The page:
Watching the Boston Marathon last week and seeing all the recaps and flood (no pun intended) of happiness from runners wash over social media reminded me why I’m training for my first marathon. Seeing posts about how grateful people were to even be able to run the marathon, regardless of what was happening with the weather, and how proud they were of themselves, friends and family members–PBs or not, made me so happy. It made me happy for the Boston runners, and it made me happy for me, as a runner.
But there was nothing like Des Linden’s win to put me over the edge. I got a little emotional watching her crossing the finishing line. Here’s a woman who showed up. She showed up to train, to race, and kept coming back after she didn’t get exactly where she wanted. She knew her ability and she went after what she wanted. She crushed it, to say it modestly.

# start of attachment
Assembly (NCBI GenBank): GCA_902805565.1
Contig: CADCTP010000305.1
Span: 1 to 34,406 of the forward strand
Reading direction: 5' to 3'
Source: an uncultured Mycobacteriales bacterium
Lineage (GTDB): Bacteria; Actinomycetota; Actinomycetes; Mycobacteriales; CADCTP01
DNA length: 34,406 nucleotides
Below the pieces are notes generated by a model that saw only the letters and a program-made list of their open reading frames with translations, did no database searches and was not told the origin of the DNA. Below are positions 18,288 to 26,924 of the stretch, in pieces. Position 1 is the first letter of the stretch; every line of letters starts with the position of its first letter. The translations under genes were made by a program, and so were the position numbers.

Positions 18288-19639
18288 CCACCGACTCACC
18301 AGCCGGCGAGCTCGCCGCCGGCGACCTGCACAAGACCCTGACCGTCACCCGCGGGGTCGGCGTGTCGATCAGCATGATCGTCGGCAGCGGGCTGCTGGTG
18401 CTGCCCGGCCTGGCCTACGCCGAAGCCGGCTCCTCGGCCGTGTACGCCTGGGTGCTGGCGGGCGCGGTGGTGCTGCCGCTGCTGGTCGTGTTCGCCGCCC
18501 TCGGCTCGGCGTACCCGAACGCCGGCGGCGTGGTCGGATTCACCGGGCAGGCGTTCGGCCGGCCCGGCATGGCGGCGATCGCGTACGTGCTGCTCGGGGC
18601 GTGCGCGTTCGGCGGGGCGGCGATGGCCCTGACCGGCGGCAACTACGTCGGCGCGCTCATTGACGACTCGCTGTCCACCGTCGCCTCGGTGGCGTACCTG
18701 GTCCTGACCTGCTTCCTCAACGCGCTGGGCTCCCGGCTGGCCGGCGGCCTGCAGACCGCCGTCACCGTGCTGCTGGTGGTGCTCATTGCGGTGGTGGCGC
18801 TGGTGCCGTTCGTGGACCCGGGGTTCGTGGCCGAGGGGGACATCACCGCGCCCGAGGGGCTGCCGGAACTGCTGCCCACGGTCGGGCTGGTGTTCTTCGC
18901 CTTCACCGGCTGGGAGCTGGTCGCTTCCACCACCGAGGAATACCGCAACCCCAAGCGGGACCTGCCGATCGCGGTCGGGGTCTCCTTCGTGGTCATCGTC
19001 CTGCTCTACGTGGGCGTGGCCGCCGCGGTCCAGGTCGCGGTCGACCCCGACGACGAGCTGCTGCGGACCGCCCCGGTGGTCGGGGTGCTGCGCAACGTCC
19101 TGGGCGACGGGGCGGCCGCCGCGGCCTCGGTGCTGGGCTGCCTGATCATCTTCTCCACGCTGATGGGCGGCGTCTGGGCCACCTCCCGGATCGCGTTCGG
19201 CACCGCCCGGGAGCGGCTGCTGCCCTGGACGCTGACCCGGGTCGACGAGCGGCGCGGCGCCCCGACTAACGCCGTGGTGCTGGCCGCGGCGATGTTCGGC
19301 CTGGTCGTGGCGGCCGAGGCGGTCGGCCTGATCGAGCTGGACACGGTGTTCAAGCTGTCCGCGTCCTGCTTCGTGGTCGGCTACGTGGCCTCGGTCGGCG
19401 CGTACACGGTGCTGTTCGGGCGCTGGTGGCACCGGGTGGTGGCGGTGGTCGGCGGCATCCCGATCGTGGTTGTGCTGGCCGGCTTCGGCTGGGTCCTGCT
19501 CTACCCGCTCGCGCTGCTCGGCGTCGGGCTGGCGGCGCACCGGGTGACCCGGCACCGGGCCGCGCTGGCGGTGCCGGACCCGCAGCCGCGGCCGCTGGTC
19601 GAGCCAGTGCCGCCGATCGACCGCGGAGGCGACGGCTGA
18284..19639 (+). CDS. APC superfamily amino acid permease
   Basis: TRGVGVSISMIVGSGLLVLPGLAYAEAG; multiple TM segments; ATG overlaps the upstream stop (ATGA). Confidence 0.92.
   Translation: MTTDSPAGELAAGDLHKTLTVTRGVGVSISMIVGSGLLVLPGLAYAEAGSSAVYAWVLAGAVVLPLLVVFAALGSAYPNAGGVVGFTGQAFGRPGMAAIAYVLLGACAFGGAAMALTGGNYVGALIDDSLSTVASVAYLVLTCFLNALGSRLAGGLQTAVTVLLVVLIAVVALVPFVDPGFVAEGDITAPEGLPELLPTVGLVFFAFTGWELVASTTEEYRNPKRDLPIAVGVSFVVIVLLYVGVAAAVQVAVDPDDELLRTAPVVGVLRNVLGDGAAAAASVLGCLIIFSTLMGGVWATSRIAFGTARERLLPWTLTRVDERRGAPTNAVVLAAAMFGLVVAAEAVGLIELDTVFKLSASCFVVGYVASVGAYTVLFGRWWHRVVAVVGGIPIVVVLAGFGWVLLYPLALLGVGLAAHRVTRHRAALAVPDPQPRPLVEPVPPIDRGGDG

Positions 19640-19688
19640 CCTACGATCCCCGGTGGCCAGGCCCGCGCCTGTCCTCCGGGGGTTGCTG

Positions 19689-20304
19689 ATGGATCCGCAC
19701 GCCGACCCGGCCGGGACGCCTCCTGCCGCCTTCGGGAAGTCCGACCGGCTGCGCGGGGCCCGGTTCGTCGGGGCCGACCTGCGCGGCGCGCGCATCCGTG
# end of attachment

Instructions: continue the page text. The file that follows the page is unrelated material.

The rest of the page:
Reflecting back on my own training and upcoming marathon, I realized that I’ve been too hard on myself and not forgiving afterwards. I’ve doubted my ability to finish the course and worried that I’ll have to take a DNF on my first race. But why?! There’s no reason for this thinking, for all of this pressure that I’ve placed upon myself. Worst of all, it made the fun go away.
Yes, I sound like a toddler who lost her toy, but watching Des and all the other runners, elite or not, having a good time during the downpour of the Boston Marathon, I realized that I had forgotten why I was doing all this training in the first place. I love running. It’s my hobby, my passion, my little baby. It gets me going. I didn’t sign up for this marathon to set a record time, or to prove something to anyone or anything. I did it for the fun of it–because there are few things in life I love more than walking out the door and going for a run along the lake or up into the mountains. Boston, while a competitive race, is full of love and encouragement. And it reminded me that my times don’t really matter. Not right now. So as I head into my two weeks of tapering, I’m refocusing on fun, and telling myself that all I have to do out on that course is finish. Preferably with a smile as big as Des’s.